3 Questions: Shared Context

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What Is a Shared Context?

A shared context is one where the individual or group of people you are with have the same understanding of the words that are being used. An example is “the end of business.” Does this mean 4:30 PM? 8 PM? Some other time? Unless we define it and come to some agreement with the individual or the group, we are not sharing a context.

How Is a Shared Context Helpful?

A shared context is helpful because it can mitigate many misunderstandings. When people do not share the same context, they do not have the same expectations from the words that are used. This can lead to misunderstandings that can negatively impact the project. In addition, misunderstandings can lead to damaged relationships creating future problems.

How Do I Create a Shared Context?

Creating a shared context starts by assuming that you don’t have one to begin with. This is one of the more difficult problems to overcome. We want to believe that the words we use have the meaning that we think they have. Any concept or word that you find important is one where you need to examine with the person or group what they believe it means.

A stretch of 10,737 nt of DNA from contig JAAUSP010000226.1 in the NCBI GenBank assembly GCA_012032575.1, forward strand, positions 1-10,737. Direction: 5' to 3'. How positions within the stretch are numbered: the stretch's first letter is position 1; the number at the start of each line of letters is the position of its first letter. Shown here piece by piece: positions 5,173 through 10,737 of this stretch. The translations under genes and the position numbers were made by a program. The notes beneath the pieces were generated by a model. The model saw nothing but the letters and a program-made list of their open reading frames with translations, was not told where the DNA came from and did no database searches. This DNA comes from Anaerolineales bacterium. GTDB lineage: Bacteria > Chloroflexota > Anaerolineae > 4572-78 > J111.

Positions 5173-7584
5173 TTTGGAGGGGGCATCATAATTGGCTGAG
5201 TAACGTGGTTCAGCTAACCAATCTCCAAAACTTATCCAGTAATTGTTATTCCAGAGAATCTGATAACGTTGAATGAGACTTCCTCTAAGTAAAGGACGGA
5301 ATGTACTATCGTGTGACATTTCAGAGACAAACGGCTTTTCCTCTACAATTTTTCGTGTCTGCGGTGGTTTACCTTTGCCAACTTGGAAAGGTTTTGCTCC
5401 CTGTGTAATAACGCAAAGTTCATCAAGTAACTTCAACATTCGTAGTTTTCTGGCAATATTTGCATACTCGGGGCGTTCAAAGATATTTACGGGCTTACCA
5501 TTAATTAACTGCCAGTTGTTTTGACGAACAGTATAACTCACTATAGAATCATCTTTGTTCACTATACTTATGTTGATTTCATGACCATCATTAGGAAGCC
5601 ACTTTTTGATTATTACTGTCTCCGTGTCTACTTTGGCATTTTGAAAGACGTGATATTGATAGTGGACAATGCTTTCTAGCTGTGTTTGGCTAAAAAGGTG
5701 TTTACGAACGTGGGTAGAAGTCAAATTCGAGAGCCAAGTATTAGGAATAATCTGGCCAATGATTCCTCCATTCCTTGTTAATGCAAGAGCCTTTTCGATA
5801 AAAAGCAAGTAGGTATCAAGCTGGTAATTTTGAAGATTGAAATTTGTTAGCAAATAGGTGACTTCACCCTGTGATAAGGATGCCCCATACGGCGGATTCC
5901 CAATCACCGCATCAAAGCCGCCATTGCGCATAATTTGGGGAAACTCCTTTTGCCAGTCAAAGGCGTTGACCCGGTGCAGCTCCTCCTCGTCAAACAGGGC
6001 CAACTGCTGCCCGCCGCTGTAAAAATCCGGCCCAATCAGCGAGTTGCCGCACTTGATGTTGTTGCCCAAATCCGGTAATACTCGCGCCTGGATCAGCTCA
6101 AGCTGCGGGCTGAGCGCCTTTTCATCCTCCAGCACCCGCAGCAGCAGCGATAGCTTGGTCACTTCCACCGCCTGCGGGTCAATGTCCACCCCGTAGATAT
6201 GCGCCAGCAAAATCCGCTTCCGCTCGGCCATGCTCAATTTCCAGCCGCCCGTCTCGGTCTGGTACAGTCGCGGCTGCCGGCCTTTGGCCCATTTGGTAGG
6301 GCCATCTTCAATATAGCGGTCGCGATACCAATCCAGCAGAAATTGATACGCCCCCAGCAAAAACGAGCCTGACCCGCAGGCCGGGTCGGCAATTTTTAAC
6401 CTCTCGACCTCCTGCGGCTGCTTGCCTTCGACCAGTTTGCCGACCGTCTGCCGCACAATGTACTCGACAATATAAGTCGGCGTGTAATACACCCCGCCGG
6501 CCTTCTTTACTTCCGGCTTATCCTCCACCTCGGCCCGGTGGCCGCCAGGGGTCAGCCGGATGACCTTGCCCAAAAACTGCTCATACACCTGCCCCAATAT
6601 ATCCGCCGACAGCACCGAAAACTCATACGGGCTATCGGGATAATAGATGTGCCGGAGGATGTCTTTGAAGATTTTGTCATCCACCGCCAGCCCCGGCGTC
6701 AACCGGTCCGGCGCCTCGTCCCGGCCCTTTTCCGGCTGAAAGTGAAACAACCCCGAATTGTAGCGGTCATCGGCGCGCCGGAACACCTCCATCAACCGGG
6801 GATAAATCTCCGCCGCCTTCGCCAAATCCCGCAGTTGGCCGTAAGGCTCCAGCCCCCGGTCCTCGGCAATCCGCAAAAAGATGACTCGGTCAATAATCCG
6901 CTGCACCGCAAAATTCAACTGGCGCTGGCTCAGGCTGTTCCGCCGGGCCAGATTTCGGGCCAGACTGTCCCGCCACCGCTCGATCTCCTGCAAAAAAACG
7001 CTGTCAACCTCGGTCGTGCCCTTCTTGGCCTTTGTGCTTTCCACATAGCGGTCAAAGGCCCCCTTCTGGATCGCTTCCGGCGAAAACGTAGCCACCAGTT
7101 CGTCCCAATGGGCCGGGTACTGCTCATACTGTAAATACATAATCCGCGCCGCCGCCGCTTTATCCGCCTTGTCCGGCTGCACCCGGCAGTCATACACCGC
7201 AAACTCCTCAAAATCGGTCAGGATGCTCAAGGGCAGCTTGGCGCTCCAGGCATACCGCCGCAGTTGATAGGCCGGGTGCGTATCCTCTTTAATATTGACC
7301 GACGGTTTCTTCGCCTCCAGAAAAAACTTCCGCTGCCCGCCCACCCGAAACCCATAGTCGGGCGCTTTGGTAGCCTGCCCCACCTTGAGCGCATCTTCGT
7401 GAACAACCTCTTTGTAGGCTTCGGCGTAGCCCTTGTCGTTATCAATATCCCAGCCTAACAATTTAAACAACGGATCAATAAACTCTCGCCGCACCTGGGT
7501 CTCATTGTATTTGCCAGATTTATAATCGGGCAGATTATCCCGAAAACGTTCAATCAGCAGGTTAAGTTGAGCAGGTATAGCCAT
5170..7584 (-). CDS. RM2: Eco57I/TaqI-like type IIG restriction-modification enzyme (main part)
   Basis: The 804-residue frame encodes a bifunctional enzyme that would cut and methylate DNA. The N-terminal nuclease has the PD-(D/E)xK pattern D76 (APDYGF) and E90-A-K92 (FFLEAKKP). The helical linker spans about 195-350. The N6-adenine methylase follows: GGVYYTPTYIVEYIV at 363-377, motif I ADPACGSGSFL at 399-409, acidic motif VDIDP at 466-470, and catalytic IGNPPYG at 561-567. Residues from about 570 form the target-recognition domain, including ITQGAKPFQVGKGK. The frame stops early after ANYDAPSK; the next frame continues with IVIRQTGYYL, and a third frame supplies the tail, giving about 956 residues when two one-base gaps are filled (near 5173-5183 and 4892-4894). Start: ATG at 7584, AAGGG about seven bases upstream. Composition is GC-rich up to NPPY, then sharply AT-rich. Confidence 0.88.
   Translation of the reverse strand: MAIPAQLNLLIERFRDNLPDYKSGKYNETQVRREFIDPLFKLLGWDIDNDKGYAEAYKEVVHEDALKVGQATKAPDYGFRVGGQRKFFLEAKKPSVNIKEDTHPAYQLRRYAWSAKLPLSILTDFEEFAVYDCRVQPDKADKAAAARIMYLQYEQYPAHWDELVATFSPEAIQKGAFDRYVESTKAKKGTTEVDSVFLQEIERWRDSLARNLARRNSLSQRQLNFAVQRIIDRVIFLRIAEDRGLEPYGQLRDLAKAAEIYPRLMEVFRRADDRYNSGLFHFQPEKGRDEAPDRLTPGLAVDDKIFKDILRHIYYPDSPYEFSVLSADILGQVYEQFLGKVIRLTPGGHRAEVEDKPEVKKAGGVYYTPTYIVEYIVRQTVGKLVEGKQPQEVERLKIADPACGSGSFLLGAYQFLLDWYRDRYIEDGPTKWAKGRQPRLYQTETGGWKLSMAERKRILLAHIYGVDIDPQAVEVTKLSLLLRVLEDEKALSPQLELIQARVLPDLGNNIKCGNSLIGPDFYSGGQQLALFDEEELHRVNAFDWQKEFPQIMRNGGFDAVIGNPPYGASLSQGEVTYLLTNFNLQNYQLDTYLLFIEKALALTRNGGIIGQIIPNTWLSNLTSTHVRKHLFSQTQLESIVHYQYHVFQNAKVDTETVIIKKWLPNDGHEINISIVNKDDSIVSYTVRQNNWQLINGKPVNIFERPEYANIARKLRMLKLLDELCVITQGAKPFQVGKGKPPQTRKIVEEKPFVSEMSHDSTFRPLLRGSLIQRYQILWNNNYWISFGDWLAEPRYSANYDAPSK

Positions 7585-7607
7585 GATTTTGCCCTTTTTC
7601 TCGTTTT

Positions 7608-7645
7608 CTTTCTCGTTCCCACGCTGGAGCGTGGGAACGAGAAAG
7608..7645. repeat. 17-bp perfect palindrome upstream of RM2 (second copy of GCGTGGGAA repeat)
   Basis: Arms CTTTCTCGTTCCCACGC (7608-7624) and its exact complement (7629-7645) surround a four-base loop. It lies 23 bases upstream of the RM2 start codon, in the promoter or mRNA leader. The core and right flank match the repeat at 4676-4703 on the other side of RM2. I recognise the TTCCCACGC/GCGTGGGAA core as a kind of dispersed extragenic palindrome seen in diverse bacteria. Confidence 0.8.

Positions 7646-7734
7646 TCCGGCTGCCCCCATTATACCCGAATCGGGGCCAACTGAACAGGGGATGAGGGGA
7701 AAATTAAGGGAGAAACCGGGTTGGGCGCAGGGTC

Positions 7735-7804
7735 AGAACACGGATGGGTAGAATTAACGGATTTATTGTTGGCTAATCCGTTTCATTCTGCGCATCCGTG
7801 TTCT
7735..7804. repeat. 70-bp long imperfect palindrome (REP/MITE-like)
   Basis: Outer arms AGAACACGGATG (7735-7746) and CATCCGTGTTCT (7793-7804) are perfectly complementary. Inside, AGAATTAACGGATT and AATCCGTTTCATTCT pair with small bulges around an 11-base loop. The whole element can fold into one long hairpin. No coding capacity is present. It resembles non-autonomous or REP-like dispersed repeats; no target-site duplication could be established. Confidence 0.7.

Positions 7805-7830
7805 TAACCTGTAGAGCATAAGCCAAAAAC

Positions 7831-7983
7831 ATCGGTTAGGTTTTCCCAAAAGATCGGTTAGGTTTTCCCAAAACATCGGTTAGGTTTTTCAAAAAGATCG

Creating context is not about who is right or who is wrong. It is about coming to an agreement for the concept or word for that particular situation or project. An example would be that everyone agrees “end of business” means 5 PM. Better yet, everyone comes to agreement to use a specific time like “5 PM” instead of “end of business.”